Prey Utilization By Bobcats On Quail Plantations In Southern Alabama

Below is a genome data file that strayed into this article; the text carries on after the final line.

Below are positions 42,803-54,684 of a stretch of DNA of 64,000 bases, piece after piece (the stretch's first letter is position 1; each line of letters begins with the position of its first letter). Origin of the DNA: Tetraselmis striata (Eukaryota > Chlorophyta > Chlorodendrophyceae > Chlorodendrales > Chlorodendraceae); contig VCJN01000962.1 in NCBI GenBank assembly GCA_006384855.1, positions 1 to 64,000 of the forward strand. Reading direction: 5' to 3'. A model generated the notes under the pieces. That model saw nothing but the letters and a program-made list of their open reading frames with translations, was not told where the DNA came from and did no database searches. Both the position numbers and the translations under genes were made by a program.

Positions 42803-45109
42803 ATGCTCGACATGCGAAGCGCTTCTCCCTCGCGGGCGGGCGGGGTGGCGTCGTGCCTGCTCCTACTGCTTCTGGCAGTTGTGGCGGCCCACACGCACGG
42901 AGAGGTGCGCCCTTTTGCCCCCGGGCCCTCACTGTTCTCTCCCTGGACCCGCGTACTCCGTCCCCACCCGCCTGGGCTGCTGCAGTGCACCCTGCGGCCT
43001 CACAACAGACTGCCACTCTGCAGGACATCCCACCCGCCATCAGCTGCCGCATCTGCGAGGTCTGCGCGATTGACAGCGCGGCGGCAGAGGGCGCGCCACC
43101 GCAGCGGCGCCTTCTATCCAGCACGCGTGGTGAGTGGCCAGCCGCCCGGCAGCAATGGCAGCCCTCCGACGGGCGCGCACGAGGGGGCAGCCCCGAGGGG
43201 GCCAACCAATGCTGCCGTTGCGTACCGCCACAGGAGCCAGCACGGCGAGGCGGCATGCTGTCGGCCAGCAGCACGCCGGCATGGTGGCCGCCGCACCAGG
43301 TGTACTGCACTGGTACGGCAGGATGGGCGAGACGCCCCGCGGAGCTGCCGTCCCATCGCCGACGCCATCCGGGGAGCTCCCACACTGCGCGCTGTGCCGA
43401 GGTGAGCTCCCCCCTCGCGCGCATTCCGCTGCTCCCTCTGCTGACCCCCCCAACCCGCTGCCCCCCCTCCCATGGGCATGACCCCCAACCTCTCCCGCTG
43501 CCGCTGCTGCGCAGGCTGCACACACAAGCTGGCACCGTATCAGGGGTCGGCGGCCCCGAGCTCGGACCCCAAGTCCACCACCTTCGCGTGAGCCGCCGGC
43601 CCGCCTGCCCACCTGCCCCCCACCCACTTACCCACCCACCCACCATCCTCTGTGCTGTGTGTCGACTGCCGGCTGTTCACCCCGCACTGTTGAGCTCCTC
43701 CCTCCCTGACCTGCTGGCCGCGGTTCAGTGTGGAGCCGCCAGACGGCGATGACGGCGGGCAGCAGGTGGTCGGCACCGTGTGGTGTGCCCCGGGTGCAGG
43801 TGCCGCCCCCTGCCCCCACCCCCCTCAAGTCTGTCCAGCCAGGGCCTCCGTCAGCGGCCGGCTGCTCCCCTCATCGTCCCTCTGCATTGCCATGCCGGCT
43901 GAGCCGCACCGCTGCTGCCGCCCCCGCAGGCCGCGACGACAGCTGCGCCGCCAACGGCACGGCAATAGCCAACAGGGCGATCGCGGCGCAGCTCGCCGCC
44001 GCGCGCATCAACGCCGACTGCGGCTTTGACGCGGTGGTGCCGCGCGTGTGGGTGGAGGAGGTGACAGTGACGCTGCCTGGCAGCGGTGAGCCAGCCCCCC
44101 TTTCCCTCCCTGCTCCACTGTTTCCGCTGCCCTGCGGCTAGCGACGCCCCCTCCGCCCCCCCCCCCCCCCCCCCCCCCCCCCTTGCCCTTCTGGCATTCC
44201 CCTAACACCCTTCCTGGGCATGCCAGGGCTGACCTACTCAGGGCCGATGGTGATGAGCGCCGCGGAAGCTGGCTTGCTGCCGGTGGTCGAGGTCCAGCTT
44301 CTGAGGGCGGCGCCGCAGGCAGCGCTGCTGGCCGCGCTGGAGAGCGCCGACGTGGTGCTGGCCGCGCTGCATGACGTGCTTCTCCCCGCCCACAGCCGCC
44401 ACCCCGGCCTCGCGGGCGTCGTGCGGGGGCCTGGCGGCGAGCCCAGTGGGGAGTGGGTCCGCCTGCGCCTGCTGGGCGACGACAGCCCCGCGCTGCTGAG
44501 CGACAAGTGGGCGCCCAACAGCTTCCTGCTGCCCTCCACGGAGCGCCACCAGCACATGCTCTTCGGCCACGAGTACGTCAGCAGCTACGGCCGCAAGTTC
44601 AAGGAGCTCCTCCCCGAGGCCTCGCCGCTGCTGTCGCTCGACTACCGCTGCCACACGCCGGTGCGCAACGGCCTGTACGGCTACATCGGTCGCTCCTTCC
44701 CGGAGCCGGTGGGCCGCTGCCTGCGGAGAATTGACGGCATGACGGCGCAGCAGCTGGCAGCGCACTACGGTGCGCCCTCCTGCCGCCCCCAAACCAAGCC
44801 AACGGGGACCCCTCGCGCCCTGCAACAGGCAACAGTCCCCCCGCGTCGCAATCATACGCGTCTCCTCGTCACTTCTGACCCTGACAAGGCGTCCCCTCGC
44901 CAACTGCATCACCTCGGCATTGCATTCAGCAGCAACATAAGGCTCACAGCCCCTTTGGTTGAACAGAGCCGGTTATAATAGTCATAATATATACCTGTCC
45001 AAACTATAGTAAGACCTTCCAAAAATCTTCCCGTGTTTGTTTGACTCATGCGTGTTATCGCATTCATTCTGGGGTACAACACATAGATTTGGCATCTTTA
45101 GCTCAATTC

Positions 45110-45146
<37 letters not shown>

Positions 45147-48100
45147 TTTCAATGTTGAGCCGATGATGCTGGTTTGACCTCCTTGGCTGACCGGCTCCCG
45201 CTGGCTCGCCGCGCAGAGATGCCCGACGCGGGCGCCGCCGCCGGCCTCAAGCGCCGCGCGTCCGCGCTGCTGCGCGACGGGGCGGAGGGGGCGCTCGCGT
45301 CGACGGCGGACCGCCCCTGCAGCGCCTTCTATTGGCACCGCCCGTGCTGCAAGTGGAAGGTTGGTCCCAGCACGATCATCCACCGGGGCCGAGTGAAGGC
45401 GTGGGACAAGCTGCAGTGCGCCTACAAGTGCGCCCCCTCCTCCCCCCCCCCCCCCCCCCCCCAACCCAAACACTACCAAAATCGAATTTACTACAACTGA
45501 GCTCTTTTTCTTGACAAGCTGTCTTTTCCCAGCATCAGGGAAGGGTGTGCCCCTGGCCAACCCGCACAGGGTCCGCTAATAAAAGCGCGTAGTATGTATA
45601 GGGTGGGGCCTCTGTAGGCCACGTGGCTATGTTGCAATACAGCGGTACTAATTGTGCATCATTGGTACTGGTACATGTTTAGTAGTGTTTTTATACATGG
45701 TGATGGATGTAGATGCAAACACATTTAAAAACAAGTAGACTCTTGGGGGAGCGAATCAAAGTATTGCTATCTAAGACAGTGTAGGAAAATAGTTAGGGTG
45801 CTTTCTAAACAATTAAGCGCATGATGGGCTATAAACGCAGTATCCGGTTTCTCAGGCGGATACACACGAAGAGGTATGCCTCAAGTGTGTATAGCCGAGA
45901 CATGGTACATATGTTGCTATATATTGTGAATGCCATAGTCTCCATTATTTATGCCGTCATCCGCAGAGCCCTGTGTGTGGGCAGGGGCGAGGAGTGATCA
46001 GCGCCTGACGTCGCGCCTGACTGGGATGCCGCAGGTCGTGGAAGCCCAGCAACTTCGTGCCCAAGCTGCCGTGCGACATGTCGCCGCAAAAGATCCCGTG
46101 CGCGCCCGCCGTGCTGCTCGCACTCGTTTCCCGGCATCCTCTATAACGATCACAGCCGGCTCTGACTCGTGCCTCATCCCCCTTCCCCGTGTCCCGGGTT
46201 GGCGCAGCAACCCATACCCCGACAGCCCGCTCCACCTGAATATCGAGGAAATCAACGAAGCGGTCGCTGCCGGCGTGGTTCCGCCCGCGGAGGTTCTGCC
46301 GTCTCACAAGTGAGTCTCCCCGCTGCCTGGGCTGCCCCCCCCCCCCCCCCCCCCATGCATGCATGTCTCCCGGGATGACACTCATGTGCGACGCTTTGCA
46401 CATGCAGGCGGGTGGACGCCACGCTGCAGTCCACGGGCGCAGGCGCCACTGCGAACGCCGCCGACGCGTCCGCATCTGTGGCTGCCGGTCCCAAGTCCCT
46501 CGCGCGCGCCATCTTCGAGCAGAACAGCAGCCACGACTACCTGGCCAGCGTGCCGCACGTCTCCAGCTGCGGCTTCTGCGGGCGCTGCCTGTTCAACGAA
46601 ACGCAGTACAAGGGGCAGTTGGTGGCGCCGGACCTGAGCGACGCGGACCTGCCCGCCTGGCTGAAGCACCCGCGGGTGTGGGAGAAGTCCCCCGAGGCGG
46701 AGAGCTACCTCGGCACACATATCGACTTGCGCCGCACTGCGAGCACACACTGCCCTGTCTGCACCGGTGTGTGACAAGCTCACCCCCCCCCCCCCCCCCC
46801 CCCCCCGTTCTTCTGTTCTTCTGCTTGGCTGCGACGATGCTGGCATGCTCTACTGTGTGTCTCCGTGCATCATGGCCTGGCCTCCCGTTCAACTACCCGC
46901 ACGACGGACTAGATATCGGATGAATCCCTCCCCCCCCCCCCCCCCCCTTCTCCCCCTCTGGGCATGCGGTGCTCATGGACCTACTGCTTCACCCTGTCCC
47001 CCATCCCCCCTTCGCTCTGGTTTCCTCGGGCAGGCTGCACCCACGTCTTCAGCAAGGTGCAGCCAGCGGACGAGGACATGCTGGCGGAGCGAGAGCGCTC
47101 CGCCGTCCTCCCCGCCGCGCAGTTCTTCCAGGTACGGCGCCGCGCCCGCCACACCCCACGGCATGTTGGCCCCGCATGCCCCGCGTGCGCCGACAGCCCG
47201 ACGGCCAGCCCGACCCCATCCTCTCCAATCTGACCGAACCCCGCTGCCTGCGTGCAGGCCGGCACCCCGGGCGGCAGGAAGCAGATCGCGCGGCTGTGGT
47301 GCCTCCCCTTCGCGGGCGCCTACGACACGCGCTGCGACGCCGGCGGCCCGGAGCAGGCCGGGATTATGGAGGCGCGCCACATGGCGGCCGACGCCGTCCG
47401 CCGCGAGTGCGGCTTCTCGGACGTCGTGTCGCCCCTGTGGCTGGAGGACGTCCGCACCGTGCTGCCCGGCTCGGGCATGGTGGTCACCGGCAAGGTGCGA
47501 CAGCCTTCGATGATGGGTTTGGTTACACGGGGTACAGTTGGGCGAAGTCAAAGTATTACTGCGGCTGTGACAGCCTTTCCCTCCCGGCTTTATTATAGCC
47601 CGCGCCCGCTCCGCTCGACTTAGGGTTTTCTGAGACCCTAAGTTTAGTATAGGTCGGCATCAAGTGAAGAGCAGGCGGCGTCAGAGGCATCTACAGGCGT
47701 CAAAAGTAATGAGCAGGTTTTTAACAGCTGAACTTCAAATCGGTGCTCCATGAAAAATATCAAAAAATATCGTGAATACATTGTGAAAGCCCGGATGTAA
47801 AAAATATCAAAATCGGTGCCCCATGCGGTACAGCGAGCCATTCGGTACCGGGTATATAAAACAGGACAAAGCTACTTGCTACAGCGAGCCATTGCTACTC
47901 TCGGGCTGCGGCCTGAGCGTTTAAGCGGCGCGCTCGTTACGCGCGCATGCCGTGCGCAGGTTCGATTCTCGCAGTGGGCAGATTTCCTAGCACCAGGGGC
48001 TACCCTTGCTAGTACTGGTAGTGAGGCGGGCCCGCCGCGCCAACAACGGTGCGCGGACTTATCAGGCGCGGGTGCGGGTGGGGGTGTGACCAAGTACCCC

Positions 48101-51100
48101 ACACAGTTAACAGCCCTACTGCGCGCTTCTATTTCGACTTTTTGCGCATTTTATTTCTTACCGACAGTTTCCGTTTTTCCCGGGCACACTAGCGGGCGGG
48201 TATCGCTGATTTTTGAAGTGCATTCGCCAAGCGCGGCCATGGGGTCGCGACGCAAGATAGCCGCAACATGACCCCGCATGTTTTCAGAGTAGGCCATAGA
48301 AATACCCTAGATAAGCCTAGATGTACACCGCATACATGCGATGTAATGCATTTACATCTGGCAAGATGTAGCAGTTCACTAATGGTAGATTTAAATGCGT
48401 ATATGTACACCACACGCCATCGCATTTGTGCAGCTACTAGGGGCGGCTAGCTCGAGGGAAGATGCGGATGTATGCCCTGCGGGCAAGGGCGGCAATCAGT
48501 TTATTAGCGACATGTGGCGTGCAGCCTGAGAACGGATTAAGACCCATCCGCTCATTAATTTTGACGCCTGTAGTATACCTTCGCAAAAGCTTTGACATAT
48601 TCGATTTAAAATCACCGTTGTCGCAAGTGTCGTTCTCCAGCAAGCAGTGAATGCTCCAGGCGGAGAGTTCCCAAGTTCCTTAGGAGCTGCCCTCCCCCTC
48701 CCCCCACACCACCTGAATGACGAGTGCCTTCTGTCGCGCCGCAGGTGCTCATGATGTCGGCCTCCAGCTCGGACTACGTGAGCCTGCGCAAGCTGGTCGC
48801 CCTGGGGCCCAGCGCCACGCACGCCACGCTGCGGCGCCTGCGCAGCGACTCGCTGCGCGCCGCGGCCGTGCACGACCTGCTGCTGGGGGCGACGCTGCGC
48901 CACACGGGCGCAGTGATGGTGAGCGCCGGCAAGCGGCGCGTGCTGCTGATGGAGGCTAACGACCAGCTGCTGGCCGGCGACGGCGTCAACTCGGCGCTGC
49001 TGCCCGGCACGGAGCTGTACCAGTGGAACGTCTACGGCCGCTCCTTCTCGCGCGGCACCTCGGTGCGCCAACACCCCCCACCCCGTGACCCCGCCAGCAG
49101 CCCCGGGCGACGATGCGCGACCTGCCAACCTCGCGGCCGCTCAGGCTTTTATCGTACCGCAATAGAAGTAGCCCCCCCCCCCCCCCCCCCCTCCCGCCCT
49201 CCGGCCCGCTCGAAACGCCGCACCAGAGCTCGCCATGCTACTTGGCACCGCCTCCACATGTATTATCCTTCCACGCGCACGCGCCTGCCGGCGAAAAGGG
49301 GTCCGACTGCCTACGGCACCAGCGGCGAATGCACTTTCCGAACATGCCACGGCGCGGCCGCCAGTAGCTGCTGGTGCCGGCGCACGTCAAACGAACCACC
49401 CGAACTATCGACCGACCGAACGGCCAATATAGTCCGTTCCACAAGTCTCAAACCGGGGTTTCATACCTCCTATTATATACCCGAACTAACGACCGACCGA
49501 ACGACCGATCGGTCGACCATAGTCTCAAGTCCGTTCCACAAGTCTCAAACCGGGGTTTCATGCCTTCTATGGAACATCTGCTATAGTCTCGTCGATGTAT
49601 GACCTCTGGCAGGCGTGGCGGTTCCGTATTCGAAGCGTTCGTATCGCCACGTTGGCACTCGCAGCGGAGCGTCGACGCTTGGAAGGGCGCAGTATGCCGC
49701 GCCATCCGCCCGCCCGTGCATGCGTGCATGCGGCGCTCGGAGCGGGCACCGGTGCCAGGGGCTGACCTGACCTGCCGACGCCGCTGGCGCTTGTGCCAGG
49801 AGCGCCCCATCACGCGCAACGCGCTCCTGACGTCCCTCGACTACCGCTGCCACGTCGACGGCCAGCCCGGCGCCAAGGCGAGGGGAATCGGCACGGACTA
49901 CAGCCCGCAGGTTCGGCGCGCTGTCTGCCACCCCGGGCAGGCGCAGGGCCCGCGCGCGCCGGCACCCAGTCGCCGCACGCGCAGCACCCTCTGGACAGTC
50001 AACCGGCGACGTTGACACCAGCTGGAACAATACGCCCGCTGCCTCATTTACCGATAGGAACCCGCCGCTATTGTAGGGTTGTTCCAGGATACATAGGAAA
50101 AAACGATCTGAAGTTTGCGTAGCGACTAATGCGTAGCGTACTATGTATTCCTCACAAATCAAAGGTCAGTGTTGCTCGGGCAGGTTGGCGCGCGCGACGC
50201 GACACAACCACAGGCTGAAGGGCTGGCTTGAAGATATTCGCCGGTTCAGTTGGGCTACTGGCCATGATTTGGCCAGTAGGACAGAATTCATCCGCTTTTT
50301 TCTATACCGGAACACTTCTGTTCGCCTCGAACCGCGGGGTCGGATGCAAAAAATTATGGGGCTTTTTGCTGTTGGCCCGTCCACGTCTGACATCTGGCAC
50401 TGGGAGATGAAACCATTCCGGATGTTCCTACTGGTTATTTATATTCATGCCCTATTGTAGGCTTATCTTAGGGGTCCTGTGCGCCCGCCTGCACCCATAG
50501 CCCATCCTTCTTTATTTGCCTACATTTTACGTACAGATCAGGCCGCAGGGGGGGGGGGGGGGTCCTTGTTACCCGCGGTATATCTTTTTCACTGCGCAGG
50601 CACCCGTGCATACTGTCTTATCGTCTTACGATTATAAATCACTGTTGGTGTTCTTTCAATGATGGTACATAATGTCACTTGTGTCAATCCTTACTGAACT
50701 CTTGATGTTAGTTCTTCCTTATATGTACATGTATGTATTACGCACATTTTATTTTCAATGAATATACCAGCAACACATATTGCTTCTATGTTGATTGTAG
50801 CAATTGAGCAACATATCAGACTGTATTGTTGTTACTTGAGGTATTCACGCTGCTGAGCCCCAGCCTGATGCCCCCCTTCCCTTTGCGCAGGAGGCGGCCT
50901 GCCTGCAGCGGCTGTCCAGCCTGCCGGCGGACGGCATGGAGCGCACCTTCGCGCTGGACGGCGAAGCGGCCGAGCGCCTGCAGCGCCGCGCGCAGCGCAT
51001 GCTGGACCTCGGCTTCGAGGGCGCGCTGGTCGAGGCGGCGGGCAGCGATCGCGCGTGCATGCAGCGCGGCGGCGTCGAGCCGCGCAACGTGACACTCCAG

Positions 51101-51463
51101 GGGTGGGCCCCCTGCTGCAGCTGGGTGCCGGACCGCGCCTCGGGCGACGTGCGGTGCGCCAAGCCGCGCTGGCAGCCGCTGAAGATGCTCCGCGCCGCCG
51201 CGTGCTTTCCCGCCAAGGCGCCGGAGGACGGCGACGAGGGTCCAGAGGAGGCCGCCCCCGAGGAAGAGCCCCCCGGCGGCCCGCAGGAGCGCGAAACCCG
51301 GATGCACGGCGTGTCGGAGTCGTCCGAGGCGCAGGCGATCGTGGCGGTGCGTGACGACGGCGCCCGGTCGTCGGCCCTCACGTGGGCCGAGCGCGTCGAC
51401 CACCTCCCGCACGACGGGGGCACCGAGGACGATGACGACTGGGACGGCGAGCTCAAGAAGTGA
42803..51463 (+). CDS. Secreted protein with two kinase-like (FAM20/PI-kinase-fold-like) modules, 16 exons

Prey utilization by bobcats (Lynx rufus) was studied on 2 quail (Colinus virginianus) plantations in southern Alabama from 1975 through 1977. Estimates of relative densities of principal prey species were obtained by various procedures. Analysis of 136 stomachs, 137 large intestines, and 218 scats indicated that the cotton rat (Sigmodon hispidus) and the cottontail rbbit (Sylvilagus floridanus) were the 2 most important food items. The cotton rat had the highest frequency of occurrence and the cottontail rabbit was second for each month of the year. Mammals as a group were more important than birds in the bobcat's diet. Despite its high density on the study areas, the bobwhite quail was unimportant in the bobcat's diet. This study revealed that the bobcat is not a serious decimating factor of bobwhite quail in southern Alabama. Prey utilization was related to both prey availability and prey size.

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